Grounds for Suspicion
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~Hearts in Spades
~Scenes From a Murder, scene i
~A Matter of Morals
~Café Au Lait
~Scenes From a Murder, scene ii
~Scenes From a Murder, scene ii
~The Blue Heron
~Loose Money and Change
~Scenes From a Murder, scene iv
~Dying to Write
~Scenes From a Murder, scenes v and vi
~Scenes From a Murder, scene vii
~It’s All In How You Look At It
~A Little ‘Sugar’ Could Cover It Up
~Scenes From a Murder, scene viii
by Glenda MillsThe woman did not stir when he entered the room. For a moment, he thought he might be too late, but then he saw the cotton blanket rise and fall slightly. Carefully, he unpacked his stole, kissed it, and placed it around his neck. He put the bottle of holy oil on the table beside the bed. The good sisters had already placed a crucifix, two lit candles, a bottle of holy water and a spoon on the table in preparation for the final sacrament. Since it was obvious there would be no confession to hear, Father William took the holy water and sprinkled it on the woman. He used a spoon to gently place a small piece of host on her tongue, and laid his hands on her head in silence. Putting oil on his thumb, he anointed her forehead and hands.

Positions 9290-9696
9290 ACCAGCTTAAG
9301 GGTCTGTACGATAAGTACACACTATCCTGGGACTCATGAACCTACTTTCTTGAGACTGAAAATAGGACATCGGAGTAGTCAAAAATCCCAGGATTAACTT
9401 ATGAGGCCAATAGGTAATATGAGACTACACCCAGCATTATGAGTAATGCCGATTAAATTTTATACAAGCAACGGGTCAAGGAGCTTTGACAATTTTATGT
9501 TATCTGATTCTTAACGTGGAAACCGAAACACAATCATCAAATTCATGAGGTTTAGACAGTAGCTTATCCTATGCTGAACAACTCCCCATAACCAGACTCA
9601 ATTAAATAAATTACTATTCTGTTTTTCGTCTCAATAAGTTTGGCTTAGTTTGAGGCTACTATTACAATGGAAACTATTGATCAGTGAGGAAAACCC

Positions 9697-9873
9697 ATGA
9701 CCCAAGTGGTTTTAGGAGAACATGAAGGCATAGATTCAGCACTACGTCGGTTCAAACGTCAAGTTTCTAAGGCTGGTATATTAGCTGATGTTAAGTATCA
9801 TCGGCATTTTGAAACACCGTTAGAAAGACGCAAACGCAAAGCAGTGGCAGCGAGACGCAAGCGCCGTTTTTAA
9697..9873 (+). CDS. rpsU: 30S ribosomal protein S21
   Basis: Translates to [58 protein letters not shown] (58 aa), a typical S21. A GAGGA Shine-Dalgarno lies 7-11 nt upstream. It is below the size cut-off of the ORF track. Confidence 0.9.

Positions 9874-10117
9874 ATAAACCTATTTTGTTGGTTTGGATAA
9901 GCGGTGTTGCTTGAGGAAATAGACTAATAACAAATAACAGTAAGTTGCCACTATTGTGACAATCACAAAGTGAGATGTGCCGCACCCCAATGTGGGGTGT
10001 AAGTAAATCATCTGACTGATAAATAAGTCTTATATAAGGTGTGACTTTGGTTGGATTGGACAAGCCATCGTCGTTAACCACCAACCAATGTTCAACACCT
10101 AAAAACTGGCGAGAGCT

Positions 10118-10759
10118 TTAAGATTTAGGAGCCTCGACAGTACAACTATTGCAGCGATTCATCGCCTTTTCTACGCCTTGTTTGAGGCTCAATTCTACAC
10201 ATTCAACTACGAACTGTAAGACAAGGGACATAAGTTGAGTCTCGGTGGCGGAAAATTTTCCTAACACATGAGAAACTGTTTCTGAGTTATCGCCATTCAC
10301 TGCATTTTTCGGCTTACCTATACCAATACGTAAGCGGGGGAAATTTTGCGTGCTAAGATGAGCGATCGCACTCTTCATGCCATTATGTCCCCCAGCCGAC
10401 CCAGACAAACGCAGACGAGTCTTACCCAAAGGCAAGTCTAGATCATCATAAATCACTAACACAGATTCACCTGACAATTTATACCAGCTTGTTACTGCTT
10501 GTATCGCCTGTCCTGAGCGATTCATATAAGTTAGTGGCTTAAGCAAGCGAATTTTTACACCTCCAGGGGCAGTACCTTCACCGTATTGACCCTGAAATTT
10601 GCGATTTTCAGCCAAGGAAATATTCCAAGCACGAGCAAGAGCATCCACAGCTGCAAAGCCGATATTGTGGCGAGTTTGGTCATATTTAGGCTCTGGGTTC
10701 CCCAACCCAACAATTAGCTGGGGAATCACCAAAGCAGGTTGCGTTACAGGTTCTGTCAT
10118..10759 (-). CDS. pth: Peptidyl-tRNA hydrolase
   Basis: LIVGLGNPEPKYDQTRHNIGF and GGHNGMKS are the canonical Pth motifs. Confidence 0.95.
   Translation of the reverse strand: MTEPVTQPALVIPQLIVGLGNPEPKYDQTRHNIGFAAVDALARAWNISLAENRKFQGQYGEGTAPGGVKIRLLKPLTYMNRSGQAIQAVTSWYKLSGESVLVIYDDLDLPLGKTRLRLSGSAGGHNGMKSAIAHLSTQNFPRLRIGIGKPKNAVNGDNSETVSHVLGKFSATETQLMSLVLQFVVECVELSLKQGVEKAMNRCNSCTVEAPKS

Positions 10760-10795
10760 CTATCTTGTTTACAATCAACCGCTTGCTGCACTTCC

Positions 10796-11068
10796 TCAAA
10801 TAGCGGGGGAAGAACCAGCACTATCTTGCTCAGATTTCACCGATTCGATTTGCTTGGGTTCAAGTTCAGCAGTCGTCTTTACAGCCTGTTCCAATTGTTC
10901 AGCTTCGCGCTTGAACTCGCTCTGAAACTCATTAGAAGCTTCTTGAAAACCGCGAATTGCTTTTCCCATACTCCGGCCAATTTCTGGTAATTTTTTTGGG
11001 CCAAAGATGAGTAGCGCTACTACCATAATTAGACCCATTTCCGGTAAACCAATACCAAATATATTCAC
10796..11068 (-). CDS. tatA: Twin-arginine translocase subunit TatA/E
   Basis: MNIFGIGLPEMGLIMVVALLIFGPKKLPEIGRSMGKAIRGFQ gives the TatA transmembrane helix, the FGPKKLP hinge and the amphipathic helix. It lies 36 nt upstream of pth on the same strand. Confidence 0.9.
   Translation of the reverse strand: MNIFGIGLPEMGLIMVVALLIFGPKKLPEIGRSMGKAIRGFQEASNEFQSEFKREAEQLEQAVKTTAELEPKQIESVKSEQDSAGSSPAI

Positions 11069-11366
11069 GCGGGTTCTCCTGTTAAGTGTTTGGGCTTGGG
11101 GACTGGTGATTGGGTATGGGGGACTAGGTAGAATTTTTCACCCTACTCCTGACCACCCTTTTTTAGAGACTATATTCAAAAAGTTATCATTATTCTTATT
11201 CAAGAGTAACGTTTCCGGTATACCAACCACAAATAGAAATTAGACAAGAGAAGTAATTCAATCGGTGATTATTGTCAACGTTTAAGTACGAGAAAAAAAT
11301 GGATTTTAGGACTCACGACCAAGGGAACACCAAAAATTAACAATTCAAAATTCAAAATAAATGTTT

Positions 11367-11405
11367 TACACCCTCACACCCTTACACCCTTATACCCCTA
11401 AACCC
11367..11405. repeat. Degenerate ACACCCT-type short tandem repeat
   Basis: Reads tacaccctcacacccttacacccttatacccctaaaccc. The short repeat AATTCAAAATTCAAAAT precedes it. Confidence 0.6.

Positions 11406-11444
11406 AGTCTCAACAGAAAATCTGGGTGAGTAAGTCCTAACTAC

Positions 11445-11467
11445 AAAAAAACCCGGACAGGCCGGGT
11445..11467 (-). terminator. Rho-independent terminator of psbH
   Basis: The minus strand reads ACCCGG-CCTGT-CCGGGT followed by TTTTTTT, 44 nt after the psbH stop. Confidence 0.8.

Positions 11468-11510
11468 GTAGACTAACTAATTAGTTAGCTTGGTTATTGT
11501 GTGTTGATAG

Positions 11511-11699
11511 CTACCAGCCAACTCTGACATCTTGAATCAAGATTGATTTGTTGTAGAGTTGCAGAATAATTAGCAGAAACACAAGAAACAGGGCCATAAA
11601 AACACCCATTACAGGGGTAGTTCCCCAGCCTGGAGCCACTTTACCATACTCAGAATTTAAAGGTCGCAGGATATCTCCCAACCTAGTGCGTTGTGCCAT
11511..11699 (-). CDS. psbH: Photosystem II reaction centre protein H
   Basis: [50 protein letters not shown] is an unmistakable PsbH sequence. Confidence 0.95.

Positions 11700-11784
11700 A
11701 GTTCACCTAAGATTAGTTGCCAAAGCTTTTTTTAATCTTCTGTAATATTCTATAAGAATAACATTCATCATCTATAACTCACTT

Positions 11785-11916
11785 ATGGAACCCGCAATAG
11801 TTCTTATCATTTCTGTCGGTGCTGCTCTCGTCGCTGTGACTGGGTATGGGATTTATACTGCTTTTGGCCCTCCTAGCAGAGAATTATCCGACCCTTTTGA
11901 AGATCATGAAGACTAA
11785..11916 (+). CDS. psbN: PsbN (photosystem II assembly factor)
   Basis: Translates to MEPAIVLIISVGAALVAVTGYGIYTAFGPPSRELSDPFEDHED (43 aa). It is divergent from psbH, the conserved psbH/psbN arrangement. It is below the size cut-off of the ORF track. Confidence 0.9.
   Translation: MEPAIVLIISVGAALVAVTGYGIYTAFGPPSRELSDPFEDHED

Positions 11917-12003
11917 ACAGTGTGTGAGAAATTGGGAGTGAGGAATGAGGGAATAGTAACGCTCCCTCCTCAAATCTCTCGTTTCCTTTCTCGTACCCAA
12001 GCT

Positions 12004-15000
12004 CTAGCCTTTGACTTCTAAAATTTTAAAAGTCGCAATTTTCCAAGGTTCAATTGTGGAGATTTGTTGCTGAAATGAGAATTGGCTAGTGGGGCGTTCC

“Daughter of God, through this holy anointing may the Lord in His love and mercy help you with the grace of the Holy Spirit. May the Lord who frees you from sin save you and raise you up.”
He actually smiled as he began to put his things away. This hull would soon be reunited with her essence, and in that reunion she would find her voice, a voice more beautiful than any she could have known before. Death for her and for so many in this God-forsaken place was the only chance they had for life, untormented, free and eternal.
“Father, forgive me, for I have sinned.”
Her voice was low and raspy, barely more than a whisper, but it echoed in the silence of that small room like distant thunder on a sultry summer evening. Father William turned around on unsteady legs, trying not to spill the holy oil in his trembling hands. The woman hadn’t moved. Her eyes were closed, her face toward the ceiling.